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Counselor Senior Editor Michele Bell's slanted view of the world.

What I Learned on My Summer “Vacation”

Filed under: Personal

Hi Everyone!

As many of you know, I was away for two and a half months this summer, tending to a family medical emergency in Florida. My mom, who lives with my stepdad in Sanibel, had surgery at Tampa General and was in the hospital for 43 days.

She’s much better now and at home recovering, but to say it was a trying, stressful, hectic experience (I refer to it as “my season in hell”) is putting it mildly. However, as I’ve always been a glass-half-full kind of girl, I made notes during my time away, chronicling the lessons I learned (listed below) — not the least of which is that Florida bugs aren’t bugs; they’re teradactyls.

1. Doctors aren’t gods (but nurses come close). Oftentimes, the nurses were much more patient and amenable to taking the time to explain issues than the doctors. Maybe the most crucial point I learned was that you need to ask questions of doctors and not be intimidated by their position. I told a young attending cardiologist who was treating my mom that I would be asking to see the head of cardiology for a second opinion. When she asked if it was because of her age, I reassured her that that had nothing to do with it, explaining patiently, “I read your notes in my mom’s chart and you misspelled both ‘ventricular’ and ‘thoracic.'” Oy.

2. Pets make everything better. My mom and stepdad have two insanely adorable and spoiled Lhasa Apsos whom they adore. Being away from them for so long was causing my mother great distress, until her pet sitter started texting daily photos of the pups, much to my mother’s delight. It made all the difference. Additionally, Tampa General is one of the increasing number of hospitals that have “pet therapy,” allowing dogs and cats to visit with patients whose condition allows for it. The doctors and nurses told me that in many cases, the pet visits had a more restorative effect than medication.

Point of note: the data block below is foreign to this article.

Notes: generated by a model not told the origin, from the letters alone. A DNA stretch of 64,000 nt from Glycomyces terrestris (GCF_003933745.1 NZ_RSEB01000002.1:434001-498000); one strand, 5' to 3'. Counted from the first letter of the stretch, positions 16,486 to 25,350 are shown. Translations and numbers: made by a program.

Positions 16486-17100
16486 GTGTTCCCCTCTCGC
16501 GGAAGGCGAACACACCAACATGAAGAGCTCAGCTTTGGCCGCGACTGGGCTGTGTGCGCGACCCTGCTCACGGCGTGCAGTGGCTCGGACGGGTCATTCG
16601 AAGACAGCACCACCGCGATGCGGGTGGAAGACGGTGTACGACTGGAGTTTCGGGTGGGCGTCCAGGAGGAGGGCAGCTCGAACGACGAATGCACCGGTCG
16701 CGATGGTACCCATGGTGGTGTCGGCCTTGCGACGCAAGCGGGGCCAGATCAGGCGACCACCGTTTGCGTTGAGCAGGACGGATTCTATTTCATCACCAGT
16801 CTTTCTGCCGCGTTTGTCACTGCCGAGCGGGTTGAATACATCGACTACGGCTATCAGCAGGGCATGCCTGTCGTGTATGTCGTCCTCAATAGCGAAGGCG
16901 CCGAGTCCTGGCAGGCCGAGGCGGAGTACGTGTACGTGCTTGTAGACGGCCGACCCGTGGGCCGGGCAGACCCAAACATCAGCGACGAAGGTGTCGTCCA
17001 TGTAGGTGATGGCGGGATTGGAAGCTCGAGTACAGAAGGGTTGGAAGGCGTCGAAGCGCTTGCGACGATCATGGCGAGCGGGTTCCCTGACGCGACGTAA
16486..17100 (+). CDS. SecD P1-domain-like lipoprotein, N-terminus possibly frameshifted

3. If it sounds ludicrous and nonsensical, it probably is. I’ve never understood how a simple cell phone could disrupt a plane’s operational system or take down a hospital’s monitoring equipment. I think that line of reasoning could best be described as “cockamamie.” Proving my point, not once did the good people of Tampa General — even when my mom was in the ICU — ask me to turn off my cell phone. Consequently, I was able to research pharmaceutical remedies, surgical terms and procedures, locate medical supply stores and pharmacies and write and edit for Counselor and Supplier Global Resource, all while on my hand-held, at my mother’s bedside. What did that teach me? You can conquer anything with one BlackBerry and a pen.

4. You’ll be amazed what you can do when you have no choice. As the person designated to be my mom’s primary caregiver upon her release from the hospital, the medical staff trained me in how to flush an occluded IV line, give an injection, properly sterilize and dress an abdominal incision and monitor a heart rate to determine sinus rhythm. For those of you who know me, you’ll agree that my areas of expertise typically lie in nails, males and cocktails, not surgical recovery. Still, it was my mom and I did it — like a M*A*S*H nurse under the command of Major Manolo Blahnik.